Enjoyable knockabout movie that is ultimately more complex than the simple plot outline would suggest. There is not much of the Bunuel we have come to expect but then this is his first effort for almost twenty years and he must have been keen to get back into cinema. Clearly a pragmatic man he must have been aware he could soon enough get back to making what he wanted, once he had satisfied the money men he was bankable. Nevertheless there is plenty to enjoy here as much fun is had with the notion of being rich and lazy making you ill and poor and hardworking the opposite. Then there is the love interest and whether you can marry above/beneath yourself. There is a marvellous line towards the end when the said young lady is justifying going with the rich scoundrel instead of the poor, honest boy. She tells of how one may love her for her money but then the other hates her for it. As would be the case in subsequent Mexican efforts Bunuel paints an affectionate picture of the locals and is clearly happy in his surroundings.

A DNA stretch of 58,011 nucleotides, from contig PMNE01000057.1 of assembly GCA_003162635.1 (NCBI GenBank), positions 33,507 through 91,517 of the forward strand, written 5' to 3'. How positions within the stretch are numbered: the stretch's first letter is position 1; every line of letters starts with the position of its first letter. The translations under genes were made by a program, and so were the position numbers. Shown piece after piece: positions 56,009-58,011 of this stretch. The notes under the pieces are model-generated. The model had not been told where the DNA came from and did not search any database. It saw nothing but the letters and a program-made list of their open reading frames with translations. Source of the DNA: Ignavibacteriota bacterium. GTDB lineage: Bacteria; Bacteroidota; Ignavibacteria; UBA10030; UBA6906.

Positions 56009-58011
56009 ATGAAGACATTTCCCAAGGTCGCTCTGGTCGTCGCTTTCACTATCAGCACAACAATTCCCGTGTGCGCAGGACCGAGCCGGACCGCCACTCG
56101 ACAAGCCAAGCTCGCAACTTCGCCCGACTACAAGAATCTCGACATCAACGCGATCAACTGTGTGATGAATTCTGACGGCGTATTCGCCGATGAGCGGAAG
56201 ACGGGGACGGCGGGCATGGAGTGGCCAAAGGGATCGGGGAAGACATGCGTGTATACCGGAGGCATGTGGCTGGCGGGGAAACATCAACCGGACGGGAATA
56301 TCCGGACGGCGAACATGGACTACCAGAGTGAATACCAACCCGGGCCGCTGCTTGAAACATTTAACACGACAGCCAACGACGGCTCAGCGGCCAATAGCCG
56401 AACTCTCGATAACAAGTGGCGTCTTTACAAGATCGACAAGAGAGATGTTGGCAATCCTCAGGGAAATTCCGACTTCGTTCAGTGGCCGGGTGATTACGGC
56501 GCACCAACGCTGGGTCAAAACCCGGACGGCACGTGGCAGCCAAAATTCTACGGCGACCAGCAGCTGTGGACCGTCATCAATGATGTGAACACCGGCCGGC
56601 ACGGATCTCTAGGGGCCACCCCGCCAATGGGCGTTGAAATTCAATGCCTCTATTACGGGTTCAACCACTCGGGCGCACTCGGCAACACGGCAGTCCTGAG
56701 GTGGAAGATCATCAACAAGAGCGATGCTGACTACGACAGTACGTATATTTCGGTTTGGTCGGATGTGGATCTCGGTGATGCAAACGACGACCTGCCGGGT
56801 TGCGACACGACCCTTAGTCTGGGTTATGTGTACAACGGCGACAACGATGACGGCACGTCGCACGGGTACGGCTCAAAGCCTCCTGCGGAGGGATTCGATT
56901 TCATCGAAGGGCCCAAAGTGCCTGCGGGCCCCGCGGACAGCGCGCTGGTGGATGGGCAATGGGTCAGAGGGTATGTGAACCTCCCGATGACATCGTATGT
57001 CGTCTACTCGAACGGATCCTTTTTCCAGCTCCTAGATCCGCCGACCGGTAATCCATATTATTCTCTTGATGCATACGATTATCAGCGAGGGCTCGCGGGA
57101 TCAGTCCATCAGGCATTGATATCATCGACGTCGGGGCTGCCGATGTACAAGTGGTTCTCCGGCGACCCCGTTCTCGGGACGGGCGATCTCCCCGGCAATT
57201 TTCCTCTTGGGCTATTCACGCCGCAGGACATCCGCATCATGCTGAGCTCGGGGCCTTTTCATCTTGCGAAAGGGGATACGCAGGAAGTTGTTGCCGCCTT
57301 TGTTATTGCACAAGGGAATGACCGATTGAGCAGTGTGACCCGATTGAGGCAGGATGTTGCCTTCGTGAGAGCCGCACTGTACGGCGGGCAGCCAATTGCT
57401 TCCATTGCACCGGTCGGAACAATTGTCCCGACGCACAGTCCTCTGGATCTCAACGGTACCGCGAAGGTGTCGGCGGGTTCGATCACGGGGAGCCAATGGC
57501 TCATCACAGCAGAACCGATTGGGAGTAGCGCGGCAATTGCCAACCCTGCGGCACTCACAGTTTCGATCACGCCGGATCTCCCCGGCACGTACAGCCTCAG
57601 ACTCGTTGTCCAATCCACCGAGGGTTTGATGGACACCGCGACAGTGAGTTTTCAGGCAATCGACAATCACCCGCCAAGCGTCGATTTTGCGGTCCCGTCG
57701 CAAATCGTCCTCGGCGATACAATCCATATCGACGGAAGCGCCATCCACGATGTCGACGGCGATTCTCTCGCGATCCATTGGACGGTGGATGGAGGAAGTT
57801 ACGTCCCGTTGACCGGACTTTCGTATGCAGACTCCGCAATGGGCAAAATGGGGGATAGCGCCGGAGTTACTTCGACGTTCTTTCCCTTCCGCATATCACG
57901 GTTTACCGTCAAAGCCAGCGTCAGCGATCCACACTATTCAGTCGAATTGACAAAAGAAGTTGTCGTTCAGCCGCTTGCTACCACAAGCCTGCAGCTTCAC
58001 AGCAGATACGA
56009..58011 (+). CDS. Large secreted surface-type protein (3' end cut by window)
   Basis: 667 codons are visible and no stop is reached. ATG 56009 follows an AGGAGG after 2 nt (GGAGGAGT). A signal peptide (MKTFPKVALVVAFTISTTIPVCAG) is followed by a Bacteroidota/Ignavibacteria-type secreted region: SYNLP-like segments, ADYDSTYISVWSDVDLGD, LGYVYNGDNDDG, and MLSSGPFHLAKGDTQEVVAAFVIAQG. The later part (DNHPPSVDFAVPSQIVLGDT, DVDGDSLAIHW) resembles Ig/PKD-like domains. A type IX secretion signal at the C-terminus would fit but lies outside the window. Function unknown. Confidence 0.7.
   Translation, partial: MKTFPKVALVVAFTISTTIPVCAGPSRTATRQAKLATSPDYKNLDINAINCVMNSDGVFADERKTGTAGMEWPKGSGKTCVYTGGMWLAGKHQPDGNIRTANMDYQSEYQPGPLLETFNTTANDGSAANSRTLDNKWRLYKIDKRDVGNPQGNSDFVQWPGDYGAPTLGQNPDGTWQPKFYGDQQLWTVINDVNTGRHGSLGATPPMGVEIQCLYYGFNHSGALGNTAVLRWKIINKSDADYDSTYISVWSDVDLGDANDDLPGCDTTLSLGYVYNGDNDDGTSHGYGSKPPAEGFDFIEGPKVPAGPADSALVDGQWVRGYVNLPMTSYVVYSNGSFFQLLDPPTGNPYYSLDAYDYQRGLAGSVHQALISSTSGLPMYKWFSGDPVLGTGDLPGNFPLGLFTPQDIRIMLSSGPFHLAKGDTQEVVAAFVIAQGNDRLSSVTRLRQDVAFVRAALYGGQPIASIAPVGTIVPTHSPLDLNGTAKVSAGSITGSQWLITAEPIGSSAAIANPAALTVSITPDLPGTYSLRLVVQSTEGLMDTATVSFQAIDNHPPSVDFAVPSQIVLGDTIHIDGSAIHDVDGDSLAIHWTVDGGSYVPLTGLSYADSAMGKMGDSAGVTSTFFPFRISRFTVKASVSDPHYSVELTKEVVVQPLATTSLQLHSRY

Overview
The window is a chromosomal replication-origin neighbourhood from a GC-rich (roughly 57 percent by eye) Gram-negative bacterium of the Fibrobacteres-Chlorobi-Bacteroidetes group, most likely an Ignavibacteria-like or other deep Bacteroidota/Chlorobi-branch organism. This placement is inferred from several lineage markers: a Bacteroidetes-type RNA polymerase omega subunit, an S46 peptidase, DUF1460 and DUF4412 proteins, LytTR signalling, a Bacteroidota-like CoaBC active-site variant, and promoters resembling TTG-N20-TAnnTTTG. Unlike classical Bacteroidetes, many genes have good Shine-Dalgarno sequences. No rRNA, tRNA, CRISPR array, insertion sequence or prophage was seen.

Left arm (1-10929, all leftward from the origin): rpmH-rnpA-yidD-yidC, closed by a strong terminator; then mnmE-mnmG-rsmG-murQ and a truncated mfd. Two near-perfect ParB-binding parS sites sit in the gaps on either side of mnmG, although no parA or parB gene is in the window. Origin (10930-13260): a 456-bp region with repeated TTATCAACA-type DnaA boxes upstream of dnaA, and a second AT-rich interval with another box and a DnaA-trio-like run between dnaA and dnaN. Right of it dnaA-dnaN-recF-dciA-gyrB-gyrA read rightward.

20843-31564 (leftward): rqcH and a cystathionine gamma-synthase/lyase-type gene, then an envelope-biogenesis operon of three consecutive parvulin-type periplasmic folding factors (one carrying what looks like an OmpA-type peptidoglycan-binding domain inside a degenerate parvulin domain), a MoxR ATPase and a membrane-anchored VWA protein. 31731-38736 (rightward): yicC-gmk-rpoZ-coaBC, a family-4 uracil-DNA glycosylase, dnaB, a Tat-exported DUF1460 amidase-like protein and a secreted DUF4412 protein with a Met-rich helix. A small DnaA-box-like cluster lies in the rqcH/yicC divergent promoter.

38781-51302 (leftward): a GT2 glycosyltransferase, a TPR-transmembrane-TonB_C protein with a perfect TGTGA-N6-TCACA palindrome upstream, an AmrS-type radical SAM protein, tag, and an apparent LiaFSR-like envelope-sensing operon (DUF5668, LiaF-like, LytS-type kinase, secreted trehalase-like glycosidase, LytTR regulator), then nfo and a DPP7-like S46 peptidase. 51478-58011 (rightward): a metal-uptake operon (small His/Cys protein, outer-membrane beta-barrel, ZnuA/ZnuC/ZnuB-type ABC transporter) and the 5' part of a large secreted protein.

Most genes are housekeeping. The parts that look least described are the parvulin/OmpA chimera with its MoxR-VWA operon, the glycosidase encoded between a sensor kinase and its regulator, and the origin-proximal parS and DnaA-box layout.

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1 out of 2 people found the following review useful:

THE GREAT MADCAP (Luis Bunuel, 1949) **1/2

Author: MARIO GAUCI ( from Naxxar, Malta
19 October 2010